Most parts of the World are monitored by national coastguards. This means that if you get into trouble within a few miles of the coast and you have a VHF radio, you are able to call for help, confident that someone will be listening. Of course, if you are further offshore, you may need to rely upon other seafarers in your immediate vicinity. This is why we are all obliged to maintain a radio watch when at sea.
The most well known radio call is the Mayday. Internationally recognised as a distress call, the mayday call should only be sent when the person in charge of the vessel considers that the vessel or its crew are in imminent and serious danger of loss of life or vessel. A man overboard or significant water ingress (in other words, you are sinking) would be examples of situations where a mayday call might be transmitted. Modern DSC VHF radios now have a red button with a cover over it. Pressing this for 5 seconds will automatically open a menu allowing you to send a VHF Distress Call without the need to use a voice call. Check your VHF set’s user manual or with your skipper on how to use this function.
In other situations, you may have a problem but it is not immediately life threatening. Perhaps you have fouled a lobster pot and can’t get off, or you have lost your engine and cannot make sufficient way under sail alone. In such cases the skipper may consider issuing a Pan Pan call. This tells the world around you that the call is urgent. You have a problem and would like some assistance but it is not a life threatening event.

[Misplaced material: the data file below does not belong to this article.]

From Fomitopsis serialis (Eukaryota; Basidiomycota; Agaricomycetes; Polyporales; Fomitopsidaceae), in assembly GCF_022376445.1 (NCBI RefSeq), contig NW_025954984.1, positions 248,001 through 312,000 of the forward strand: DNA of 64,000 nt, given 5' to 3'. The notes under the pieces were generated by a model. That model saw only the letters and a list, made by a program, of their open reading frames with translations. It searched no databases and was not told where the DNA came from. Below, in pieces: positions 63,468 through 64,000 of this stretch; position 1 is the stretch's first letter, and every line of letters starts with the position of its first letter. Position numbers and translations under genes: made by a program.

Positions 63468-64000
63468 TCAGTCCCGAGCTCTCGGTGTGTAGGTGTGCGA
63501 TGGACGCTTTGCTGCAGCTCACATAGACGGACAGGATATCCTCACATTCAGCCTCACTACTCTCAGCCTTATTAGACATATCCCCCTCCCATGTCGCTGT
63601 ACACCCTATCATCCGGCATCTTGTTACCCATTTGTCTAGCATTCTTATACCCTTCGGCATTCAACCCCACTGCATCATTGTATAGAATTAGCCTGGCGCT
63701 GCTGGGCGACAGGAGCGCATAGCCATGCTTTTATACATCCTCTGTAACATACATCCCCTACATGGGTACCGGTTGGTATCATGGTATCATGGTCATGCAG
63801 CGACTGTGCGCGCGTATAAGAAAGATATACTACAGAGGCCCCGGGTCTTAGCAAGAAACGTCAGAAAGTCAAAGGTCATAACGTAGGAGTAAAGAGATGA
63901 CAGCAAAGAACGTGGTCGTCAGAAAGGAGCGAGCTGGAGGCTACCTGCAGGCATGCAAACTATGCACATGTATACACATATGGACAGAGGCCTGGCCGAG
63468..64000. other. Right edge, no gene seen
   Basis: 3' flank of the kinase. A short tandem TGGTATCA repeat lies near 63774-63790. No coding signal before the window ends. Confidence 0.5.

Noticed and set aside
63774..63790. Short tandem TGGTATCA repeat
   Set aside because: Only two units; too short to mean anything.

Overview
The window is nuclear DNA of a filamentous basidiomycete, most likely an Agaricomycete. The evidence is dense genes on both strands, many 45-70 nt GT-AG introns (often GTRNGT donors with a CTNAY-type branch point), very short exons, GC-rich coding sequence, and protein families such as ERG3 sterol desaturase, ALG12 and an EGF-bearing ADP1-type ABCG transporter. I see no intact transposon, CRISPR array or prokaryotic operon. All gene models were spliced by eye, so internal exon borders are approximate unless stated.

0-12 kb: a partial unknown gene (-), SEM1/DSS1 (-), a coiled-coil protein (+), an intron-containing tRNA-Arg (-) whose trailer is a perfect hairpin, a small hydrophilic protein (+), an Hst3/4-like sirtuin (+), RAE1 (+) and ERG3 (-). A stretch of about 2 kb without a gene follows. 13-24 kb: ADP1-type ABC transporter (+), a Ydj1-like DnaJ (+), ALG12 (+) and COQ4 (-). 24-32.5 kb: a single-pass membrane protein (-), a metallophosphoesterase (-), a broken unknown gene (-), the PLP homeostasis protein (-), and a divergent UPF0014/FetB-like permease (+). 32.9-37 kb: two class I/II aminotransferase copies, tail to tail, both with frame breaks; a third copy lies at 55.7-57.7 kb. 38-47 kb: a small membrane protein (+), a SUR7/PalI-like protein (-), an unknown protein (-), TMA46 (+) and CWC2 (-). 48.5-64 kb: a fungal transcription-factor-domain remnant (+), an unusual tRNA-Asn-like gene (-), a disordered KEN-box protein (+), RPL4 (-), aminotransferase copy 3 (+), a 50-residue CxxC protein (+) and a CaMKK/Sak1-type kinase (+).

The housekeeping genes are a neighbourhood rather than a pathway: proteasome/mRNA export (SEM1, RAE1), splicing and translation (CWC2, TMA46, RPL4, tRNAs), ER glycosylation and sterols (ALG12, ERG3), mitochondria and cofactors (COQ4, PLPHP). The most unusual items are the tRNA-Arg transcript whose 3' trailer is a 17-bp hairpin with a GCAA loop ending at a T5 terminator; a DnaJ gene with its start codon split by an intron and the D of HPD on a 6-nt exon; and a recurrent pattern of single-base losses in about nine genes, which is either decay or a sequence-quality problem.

Given the demands upon coastguards around the world, it’s worth knowing the difference. You are unlikely to be thanked if you issue a mayday call when you have simply hooked a lobster pot on a calm and sunny Saturday morning in July when the emergency services have a man overboard recovery underway elsewhere. That said, should your problems get worse and your initial Pan Pan now seems more serious (perhaps you are now on a lee shore with the weather deteriorating and the sea state has built. You know it is likely to get dark in a couple of hours and the forecast is for a gale to blow in overnight). At that point what was a pan pan might quickly escalate to a Mayday. If that happens, then make it clear you are calling a Mayday.
If you do not have a VHF radio then consider using red flares or switching on your EPIRB (if you have one) to send a distress message. Alternatively, mobile phones sometimes work several miles offshore. Dial 999 and ask for the coastguard.